Officials in Myanmar had previously said that Yettaw would probably be deported soon after Webb's departure.

Yettaw, a diabetic and epileptic former military veteran, is being held at Yangon's Insein prison. He was convicted along with Aung San Suu Kyi, a pro-democracy leader, after swimming uninvited to the Nobel laureate's lakeside home.

"I am grateful to the Myanmar government for honouring these requests," Webb said in a statement.

"It is my hope that we can take advantage of these gestures as a way to begin laying a foundation of goodwill and confidence-building in the future."

Webb was also allowed to hold talks with Aung San Suu Kyi, the first foreign official permitted to see her since she was sentenced to 18 more months of house arrest on Tuesday.

Webb said he urged Myanmar's ruling generals to free Aung San Suu Kyi.

Webb was on the second day of his visit to the Southeast Asian nation and arrived in Naypyidaw on Friday for the second leg of a two-week tour of the region.

Advocate of talks

Webb, a Vietnam veteran and former journalist who has reported from across Asia, is a longtime advocate of taking a new approach to Myanmar.

In March he called for direct talks between the US and Myanmar.

In depth

 Anger over Suu Kyi verdict Lawyers to appeal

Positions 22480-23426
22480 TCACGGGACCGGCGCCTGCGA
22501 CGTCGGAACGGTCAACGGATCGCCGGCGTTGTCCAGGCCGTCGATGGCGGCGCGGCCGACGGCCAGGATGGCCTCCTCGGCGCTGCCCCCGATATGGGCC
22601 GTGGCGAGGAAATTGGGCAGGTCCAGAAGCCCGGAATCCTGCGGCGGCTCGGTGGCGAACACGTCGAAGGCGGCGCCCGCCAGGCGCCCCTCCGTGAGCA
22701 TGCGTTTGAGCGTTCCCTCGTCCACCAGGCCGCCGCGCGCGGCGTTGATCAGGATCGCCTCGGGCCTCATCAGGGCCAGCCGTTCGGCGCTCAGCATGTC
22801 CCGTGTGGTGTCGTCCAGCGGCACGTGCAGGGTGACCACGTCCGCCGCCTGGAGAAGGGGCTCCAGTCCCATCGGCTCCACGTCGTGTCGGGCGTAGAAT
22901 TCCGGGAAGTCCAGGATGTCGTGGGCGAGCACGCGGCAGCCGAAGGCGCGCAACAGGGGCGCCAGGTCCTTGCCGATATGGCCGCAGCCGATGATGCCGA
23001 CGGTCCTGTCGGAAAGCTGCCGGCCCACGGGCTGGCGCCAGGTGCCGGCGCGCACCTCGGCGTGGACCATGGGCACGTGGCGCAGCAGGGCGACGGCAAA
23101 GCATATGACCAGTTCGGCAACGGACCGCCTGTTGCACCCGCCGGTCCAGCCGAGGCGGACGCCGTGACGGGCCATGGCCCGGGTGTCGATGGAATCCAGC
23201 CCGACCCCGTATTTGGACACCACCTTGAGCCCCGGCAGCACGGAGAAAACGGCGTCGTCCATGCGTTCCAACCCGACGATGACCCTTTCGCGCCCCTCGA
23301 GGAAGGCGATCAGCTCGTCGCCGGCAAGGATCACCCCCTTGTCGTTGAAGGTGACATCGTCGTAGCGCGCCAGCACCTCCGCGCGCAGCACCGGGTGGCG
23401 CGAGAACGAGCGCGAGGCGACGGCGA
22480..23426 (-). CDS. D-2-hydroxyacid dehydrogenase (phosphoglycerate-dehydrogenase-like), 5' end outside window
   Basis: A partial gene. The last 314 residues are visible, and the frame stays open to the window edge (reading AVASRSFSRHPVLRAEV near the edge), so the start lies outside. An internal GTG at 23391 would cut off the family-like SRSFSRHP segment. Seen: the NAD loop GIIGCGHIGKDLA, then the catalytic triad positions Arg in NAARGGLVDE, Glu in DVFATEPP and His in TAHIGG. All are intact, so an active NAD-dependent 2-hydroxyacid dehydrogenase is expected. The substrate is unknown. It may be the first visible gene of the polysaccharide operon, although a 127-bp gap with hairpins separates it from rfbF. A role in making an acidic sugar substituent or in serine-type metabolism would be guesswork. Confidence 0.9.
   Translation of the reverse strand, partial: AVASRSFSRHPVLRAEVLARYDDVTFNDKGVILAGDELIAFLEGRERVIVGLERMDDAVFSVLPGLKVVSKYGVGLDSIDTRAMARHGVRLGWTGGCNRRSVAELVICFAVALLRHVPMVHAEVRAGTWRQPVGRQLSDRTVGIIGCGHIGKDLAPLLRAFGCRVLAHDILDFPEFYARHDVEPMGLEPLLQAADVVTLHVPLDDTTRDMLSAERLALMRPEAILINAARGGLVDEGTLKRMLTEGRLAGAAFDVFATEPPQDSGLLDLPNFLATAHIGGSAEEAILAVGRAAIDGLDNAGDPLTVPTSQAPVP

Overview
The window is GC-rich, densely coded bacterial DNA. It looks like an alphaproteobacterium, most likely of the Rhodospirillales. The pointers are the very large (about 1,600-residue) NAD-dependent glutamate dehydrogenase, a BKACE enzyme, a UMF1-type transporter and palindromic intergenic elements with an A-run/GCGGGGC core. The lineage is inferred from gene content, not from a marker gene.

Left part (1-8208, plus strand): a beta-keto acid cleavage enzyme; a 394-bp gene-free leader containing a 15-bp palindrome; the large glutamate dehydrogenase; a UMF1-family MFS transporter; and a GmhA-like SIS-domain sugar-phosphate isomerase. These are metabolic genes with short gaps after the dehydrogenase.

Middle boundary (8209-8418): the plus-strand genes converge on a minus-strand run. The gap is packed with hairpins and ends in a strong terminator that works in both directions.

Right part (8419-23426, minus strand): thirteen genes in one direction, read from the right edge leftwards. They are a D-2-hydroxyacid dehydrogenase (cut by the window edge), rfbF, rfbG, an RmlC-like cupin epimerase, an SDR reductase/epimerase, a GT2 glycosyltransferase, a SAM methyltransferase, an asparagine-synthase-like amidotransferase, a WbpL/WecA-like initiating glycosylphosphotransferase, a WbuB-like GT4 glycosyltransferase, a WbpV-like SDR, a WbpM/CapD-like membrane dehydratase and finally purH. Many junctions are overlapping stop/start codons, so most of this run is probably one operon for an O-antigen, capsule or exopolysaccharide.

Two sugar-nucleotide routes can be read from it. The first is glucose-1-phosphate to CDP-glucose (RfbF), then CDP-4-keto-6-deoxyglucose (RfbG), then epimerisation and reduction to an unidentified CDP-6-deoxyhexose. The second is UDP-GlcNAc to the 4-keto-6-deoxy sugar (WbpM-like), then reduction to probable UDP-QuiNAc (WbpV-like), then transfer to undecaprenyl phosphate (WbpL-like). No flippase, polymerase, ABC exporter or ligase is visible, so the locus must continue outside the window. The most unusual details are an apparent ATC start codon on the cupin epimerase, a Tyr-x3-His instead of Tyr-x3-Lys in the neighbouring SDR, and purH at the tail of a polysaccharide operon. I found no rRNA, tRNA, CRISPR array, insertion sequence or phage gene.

Suu Kyi found guilty

 Video: World leaders condemn Suu Kyi verdict
 Video: Aung San Suu Kyi convicted
 Riz Khan: Myanmar's verdict


 Aung San Suu Kyi
Suu Kyi's uninvited guest

But last month, he said the recent trial of Aung San Suu Kyi made it difficult for Washington to pursue "meaningful relations" with Myanmar.

Yettaw triggered the trial when he swam to her home in Yangon in May.

The convictions have been widely criticised around the world, particularly by the US government.

The White House has said Webb's visit would convey "strong" US views of good governance to Myanmar's leaders.

"We welcome Senator Webb's trip to the region, including the stop in Burma," Mike Hammer, a spokesman for the National Security Council, said, using the country's previous name.

Meanwhile, Larry Jagan, a Southeast Asia analyst, told Al Jazeera that "there is a danger in reading too much into this visit. We can't say there's going be a major shift in policy for the Obama administration and the Myanmar government/

"But this visit is extremely important because not even the UN envoy to Myanmar [Ibrahim Gambari] gets to see Than Shwe," he saod.

"It is important for the Burmese leadership to hear of the strong views of American political leaders about the path it should take toward democracy, good governance, and genuine national reconciliation,

David Streinberg, a professor of Asian studies at Georgetown University in Washington DC, said:"I think Senator Webb has wanted to go to Burma [Myanmar] for quite some time and the release of John Yettaw was an example of an effort by the Burmese government to seek better relations with the US.


"Now, they do this rather ham-handedly, I must admit, but at the same time if you really think about this, Senator Webb has released Yettaw, he has seen General Then Shwe, he has seen Suu Kyi," he told Al Jazeera.


"Ban Ki Moon, the secretary general of the United Nations, couldn't do that.


"What has been happening now in Washington has been very good. It's the first time in 18 years that we've had dialogue on Myanmar before."